The success or failure of leaders are often measured with quantifiable metrics – stock price, shareholder value, revenue, expenses, sales, profit – to name a few. In a capitalistic system, focusing on results-based metrics are an important dimension to remaining a viable enterprise…
…but something seems to be missing.
While preparing for a presentation later this week called “Leadership in an Agile World”, I began thinking about the legacy leaders are leaving with their people. With much of the focus on short-term results, leaders are dramatically losing touch with their people at a human level. Survey after survey are screaming to leaders, “What may have worked in the past, is not working now!”
As Steve Denning states in a recent article in Forbes:
What we need is not better management of the same kind, but rather management of a different kind. Fortunately, we now know what this different kind of management comprises. It has different goals, different ways of organizing and coordinating work, different values and different ways of communicating from the way organizations were run in the 20th Century. It entails different ways of thinking, speaking and acting in the workplace.
By changing the way we think, speak, and act as leaders we will begin to design how we will be remembered as a leaders. The changes made today may seem small but they will begin to create the different kind of management so desperately needed and will continue to resonate to future generations of leaders.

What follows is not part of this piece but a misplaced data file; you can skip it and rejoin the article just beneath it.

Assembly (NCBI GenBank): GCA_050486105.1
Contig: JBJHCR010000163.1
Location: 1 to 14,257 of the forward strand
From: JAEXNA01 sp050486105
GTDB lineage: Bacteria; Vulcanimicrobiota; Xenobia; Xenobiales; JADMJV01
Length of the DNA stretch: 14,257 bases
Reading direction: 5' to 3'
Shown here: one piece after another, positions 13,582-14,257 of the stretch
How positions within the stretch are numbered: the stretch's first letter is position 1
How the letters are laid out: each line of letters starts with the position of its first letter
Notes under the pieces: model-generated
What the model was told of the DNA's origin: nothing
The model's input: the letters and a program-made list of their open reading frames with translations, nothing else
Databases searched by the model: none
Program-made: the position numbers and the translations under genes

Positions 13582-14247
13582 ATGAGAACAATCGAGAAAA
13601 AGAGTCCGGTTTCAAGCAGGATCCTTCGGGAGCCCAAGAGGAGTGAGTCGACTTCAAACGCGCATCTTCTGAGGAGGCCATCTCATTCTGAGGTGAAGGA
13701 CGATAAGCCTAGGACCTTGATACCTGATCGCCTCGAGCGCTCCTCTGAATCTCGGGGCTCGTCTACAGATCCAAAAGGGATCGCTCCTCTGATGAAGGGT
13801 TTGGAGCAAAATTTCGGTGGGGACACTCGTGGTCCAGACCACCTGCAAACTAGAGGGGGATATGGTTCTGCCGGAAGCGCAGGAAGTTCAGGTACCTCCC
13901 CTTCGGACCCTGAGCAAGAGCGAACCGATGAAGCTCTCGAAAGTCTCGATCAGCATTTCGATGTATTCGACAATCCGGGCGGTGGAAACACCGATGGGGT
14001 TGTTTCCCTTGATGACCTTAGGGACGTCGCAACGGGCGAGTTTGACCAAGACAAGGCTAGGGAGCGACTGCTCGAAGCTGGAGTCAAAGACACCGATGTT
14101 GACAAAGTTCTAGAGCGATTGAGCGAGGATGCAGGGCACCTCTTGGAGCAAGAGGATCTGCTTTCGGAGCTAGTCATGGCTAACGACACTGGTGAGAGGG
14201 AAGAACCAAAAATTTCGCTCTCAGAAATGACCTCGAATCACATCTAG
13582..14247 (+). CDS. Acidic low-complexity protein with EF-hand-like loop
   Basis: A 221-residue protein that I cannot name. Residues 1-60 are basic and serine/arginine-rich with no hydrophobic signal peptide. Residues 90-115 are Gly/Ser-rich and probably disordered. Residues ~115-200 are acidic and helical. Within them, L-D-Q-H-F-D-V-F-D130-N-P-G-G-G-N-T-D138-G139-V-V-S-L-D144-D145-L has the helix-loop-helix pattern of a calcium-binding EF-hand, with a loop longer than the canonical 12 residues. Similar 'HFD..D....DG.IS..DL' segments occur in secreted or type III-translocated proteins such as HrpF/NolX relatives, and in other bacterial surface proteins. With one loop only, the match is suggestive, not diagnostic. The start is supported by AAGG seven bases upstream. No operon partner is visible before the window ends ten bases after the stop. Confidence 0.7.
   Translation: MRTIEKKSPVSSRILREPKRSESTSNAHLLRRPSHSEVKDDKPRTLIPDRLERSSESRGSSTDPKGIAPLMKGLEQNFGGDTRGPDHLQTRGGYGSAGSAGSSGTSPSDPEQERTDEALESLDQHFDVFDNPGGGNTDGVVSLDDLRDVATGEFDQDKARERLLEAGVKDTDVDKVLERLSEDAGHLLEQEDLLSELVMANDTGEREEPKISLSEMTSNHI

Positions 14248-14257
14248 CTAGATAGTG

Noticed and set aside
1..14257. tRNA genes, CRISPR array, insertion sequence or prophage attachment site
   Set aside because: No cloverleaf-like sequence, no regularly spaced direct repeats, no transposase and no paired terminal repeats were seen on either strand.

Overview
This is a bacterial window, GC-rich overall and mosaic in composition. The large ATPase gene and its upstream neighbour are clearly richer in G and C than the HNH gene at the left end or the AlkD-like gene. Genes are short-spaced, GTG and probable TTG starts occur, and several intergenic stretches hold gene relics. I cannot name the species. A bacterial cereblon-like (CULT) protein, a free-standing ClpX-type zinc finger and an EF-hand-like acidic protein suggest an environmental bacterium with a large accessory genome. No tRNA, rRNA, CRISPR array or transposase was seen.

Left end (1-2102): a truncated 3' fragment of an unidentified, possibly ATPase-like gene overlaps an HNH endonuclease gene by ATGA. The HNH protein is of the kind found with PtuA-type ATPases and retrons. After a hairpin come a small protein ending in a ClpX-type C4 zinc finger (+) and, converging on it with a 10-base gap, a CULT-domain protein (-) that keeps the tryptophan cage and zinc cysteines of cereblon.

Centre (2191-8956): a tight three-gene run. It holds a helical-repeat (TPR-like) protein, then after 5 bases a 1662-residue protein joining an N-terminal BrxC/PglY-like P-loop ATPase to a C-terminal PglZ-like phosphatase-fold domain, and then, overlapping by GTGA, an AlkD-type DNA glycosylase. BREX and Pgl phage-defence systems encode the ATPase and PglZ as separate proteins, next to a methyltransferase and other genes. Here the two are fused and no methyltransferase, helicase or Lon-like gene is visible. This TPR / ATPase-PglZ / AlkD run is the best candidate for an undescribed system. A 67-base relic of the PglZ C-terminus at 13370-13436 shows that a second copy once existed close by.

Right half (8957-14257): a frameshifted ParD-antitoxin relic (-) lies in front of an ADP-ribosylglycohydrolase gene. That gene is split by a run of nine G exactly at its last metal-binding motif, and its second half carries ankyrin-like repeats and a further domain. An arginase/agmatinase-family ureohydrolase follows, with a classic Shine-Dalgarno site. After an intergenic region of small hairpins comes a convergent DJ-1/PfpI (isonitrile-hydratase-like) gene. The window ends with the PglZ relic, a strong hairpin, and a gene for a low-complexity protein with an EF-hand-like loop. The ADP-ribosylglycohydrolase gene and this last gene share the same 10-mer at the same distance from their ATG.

Regardless of where you are in your leadership journey, from the recently promoted in a small company to the CEO of a large one – begin shaping your legacy by asking yourself these questions:
How diverse are your teams – especially your leadership teams? Is everyone just like you? We often hire and promote people who align to our own leadership style, our own management techniques, our own temperament, and sadly, within our own race and gender. Eventually, organizations become what many organizations are today – dysfunctional, fragile, and siloed – because leadership is not welcoming to fresh ideas and perspectives. Start with your next hire or promotion and begin to expand your thinking. Your legacy should be one of diversity and inclusion.
How frequently are past direct reports still in contact? True leaders are able to connect on a personal level. If people are not reaching out to you after they no longer report to you, you probably were not able to truly connect with them. Your legacy should be one built on lasting connection.
Are those you are mentoring making an impact on the world? The impact may be relatively small or the scope of their impact relatively minor but you should be inspiring those around you (and reporting to you) to change the world around them. Your legacy should be one built on positive and lasting influence.
This is just a start as I’m sure there are many other questions one could ask so I would love to hear other ways you are crafting your legacy as a leader. Please contribute by adding your thoughts below.